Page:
The latest trends in home design were on display last month, when an estimated 75,000 builders, designers and suppliers converged on Las Vegas for the National Association of Home Builders’ International Builders Show, the largest annual residential builder conference in the world. From kitchens and baths to flooring and lighting, the IBS is where home design professionals come to learn about the latest building technologies and gain inspiration for future home projects.
A highlight of the gathering is The New American Home – an annual demonstration house that for more than 30 years has showcased the very latest in home building and design innovation. And the 2014 house was no exception, incorporating many of the design elements and amenities today’s home buyers desire. Located in the Nevada community of Sky Terrace, the 6,700 square-foot home also demonstrates how builders are designing homes to reflect changes in the makeup of the typical American family and the way we live our lives.
Jeffrey Berkus, the home’s architect, drew inspiration for this year’s New American Home from Japan, where it has long been common for multiple generations of a family to live together under one roof. In addition to numerous spaces geared for the typical nuclear family unit, this year’s New American Home features owner’s suites on both the first and second floors as well as a detached “casita,” or studio-style living space that could accommodate either “boomerang children” returning home to live with Mom and Dad or a live-in caregiver for elderly parents. The main home also features a “carriage suite” with kitchen facilities for in-laws, grandparents or other members of the extended family.
Recognizing the growing importance of technology in our everyday lives, Berkus says he consciously designed a number of intimate spaces throughout the spacious home where family members can comfortably access their mobile devices.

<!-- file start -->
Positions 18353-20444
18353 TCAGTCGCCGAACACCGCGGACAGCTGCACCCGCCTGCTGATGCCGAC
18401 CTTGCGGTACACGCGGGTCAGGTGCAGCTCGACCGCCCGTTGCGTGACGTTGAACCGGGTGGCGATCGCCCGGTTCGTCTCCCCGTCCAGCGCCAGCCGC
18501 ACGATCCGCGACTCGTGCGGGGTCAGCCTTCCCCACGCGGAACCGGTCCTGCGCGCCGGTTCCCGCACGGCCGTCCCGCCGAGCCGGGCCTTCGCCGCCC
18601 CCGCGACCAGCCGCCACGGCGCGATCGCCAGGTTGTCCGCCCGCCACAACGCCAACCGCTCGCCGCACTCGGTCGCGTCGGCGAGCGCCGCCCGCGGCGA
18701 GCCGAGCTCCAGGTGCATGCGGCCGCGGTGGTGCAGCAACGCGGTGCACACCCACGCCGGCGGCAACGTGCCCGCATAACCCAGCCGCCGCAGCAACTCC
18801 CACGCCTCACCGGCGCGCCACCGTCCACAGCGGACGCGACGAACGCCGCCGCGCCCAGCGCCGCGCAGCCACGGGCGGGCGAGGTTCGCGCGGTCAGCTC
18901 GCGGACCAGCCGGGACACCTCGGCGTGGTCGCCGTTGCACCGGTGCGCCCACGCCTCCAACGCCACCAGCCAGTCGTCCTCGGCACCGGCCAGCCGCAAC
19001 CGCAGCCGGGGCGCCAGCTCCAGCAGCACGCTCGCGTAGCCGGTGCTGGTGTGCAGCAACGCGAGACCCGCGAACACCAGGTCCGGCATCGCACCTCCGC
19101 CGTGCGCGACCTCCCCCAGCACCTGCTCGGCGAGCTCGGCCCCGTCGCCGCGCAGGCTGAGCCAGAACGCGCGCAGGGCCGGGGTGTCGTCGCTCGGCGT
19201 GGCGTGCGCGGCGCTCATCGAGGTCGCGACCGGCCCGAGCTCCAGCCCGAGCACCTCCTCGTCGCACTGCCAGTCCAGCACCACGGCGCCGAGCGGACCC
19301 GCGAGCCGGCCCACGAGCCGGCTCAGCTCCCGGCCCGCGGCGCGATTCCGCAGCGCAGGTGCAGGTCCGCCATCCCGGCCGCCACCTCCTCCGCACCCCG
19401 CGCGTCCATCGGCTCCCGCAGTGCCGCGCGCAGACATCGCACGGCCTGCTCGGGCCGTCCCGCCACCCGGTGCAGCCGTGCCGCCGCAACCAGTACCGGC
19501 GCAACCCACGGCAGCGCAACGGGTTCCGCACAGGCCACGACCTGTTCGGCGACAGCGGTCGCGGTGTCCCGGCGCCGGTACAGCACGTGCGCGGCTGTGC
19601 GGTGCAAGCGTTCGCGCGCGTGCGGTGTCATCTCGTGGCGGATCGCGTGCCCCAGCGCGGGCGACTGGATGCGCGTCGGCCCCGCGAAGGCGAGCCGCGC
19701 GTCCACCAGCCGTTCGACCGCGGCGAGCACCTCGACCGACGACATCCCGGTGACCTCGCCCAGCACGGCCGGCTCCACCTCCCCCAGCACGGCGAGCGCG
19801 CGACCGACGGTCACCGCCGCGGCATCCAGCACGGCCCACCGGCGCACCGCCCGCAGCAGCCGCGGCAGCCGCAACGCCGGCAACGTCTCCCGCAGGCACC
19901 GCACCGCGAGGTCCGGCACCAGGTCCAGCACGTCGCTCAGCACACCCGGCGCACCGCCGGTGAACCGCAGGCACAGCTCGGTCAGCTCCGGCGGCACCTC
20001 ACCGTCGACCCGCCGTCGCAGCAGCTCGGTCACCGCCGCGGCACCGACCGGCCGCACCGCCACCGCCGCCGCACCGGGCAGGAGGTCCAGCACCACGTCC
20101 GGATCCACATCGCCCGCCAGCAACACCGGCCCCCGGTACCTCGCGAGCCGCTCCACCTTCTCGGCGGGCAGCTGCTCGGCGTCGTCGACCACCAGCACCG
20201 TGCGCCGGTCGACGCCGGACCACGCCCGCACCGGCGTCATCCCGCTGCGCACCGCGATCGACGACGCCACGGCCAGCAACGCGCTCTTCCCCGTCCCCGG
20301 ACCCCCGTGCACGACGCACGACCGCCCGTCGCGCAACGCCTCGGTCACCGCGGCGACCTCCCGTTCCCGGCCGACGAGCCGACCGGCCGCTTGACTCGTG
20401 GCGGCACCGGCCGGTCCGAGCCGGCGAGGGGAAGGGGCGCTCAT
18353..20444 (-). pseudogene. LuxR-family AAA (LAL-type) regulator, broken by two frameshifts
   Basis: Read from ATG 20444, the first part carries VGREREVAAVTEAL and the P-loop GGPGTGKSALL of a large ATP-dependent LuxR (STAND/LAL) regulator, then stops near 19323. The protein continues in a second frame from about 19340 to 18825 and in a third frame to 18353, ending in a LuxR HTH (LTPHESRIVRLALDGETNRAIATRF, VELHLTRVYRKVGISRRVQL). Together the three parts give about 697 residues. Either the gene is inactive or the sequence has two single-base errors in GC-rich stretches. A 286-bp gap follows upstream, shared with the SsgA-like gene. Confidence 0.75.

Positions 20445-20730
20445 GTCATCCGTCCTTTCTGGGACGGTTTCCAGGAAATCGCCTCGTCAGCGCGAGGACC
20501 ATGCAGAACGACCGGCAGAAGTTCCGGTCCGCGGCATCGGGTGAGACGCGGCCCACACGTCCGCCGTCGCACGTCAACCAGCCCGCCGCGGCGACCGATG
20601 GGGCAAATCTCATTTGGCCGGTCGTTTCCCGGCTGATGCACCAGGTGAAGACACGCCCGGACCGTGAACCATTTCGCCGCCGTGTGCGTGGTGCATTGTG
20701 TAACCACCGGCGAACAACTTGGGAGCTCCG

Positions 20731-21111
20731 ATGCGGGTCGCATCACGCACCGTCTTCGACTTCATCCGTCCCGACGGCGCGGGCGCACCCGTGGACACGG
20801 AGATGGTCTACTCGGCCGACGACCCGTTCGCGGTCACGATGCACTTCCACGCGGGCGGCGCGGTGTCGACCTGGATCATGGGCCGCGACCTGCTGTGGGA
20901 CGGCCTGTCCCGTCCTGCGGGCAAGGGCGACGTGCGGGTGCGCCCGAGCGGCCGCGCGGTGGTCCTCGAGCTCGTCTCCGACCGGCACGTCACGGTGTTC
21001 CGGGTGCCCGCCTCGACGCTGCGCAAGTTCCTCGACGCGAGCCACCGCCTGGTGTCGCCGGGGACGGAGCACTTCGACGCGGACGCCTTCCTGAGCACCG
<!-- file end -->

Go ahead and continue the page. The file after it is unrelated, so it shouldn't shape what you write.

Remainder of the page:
“We definitely looked at the new definition of the ‘home office’ as wherever you can be with your laptop or iPad, and we have created places all over the house where you can stop and sit,” he says. “So we have window seats, desks in the hallways, spaces within the bedrooms, the upstairs family room or theatre room.
The home also acknowledges the growing popularity of online and distance learning by adding a second kitchen island that offers room for studying and completing projects while also serving as an additional buffer between the kitchen and family room.
- Indoor/outdoor living: Telescoping glass doors create a seamless transition between the home’s living room and outdoor terraces
- Open floor plans: Clean sight lines from the front door through the house to the outdoor living area and multipurpose great rooms create a spacious feel
- Outdoor dining: A built-in outdoor bar/grill enhances the home’s exterior gathering spaces
To learn how Nocatee homes incorporate the latest design trends, visit the Nocatee Welcome Center or call 1-800-NOCATEE.